Last Sunday, 25 January 2015, Feast of the Conversion of St. Paul, Fr. Richard McBrien passed from this earthly abode at the age of 78 after a prolonged illness. Many people, both opponents and supporters of McBrien, have invoked the principle nihil de mortuis nisi bonum (speak nothing but good things of the dead) when his death was made public. I, however, prefer to call things as they are.
I had some exposure to Fr. McBrien’s work while in high school, and even then I knew to take his works with a grain of salt. My first opportunity to examine his works more deeply came in my first theology class as a college freshman. This introductory course on the Church used McBrien’s 1344-page Catholicism, a book which since its first publishing in 1980 has become a first-choice reference in parishes and schools all over the English-speaking world, despite the fact that it enjoys neither a nihil obstat nor an imprimatur. Despite its impressive scale, its many errors quickly became apparent, even as they were taught in this particular class. Of course, its use in so many classrooms and parish halls far and wide has ensured that the “hermeneutic of rupture”– the idea that the Second Vatican Council definitively cut off the Church of past ages– colors all of McBrien’s theology to the point where everything, for him, can now be questioned, leaving him the privilege of arbitrating what is Catholic, without reference to the venerable sacred tradition or to the magisterium.
Consequently he has become the intellectual hero of Anglophone liberal Catholicism, seeking to accommodate “archaic” Church doctrines to the relativistic sensibilities of metaphisically-impaired modern man. In Catholicism, McBrien
- raised doubts on the virginal conception of Christ
- claimed that Jesus did not explicitly “found” a Church but merely “laid its foundation”; the logical result of this assertion is that the Church becomes– as held almost dogmatically by liberal theology– a purely human institution liable to all sorts of changes in doctrine, structure, and identity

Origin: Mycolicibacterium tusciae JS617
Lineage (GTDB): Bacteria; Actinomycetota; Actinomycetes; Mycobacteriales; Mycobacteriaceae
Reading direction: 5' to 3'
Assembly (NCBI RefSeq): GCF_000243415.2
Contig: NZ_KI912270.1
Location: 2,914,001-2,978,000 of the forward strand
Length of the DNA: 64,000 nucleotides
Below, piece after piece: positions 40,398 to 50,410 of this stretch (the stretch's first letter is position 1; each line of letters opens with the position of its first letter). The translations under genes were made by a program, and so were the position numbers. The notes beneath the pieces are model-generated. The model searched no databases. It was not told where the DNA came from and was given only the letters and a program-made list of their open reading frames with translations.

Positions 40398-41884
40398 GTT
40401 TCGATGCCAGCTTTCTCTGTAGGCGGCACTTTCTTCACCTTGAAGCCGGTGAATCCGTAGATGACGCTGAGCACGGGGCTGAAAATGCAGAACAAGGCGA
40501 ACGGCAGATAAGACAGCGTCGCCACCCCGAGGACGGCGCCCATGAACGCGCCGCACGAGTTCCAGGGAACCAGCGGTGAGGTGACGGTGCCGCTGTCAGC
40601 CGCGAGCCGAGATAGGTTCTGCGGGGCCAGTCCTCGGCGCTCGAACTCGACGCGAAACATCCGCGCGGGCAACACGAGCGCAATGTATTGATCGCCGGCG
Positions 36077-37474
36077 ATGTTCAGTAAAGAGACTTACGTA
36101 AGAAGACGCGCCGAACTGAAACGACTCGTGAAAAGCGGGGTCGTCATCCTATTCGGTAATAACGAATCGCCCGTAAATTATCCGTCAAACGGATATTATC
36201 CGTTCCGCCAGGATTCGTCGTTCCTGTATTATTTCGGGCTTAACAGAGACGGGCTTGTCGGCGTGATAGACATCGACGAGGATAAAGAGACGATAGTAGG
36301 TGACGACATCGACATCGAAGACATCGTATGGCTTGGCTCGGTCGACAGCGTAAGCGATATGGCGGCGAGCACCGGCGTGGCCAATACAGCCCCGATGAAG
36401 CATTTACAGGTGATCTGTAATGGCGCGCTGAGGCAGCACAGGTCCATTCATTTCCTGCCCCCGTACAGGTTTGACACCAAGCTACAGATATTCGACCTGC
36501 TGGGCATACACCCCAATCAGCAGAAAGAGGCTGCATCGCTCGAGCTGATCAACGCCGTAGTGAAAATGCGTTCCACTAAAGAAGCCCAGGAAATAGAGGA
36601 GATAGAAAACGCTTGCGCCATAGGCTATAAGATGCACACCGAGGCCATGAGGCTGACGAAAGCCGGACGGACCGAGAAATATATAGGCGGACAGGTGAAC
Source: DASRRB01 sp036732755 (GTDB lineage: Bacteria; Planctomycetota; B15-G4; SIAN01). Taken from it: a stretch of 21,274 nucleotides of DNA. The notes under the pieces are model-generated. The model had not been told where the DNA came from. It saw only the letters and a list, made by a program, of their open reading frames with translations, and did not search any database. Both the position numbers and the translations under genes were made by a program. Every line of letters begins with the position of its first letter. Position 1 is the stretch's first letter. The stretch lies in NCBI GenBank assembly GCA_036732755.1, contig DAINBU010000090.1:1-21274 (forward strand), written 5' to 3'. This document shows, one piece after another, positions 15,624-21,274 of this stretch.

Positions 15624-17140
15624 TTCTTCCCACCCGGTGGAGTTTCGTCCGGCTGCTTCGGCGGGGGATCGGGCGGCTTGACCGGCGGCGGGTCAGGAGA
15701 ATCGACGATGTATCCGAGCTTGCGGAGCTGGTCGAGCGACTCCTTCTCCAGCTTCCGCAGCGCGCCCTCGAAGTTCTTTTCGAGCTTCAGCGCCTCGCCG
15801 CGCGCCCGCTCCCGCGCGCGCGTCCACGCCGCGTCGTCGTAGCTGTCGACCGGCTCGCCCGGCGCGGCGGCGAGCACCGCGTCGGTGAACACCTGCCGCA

- promoted an egregiously erroneous presentation of Vatican II’s major documents and themes, especially Sacrosanctum Concilium and Lumen Gentium
What is even more egregious is McBrien’s treatment of the topic of infallibility. Strangely, Catholicism discusses infallibility only in reference to the Pope, and not firstly as a charism enjoyed by the entire Church. Under one of the “clarifications” in the book’s section on infallibilty, McBrien writes (emphasis added):
[The Pope] is empowered with the charism of infallibility only when he is in the act of defining a dogma of faith. It can be said, without exaggeration, that a pope who never defined a dogma of faith was not infallible. That would apply to recent popes such as John XXIII, Paul VI, John Paul I, and John Paul II. (Contrary to popular belief, the canonization of a saint does not meet Vatican I’s conditions for an infallible teaching.)
Leaving aside his assertion concerning canonizations (which we discussed in another article), what stands out about the “clarification” is its rejection of Vatican II’s teaching as articulated in Lumen Gentium! In fact, based on the “clarification”, McBrien might be considered more a man of Vatican I than of Vatican II. Because he considers as infallible only those certain dogmatic statements issued by Roman Pontiffs by virtue of their extraordinary magisterium (i.e., Ineffabilis Deus on the Immaculate Conception, Munificentissimus Deus on the Assumption), he leaves out an entire category of infallible statements, expressed through the universal and ordinary magisterium, as outside consideration. The teaching of the Second Vatican Council (in Lumen Gentium 25) on the universal and ordinary magisterium is as follows:
Licet singuli praesules infallibilitatis praerogativa non polleant, quando tamen, etiam per orbem dispersi, sed communionis nexum inter se et cum Successore Petri servantes, authentice res fidei et morum docentes in unam sententiam tamquam definitive tenendam conveniunt, doctrinam Christi infallibiliter enuntiant.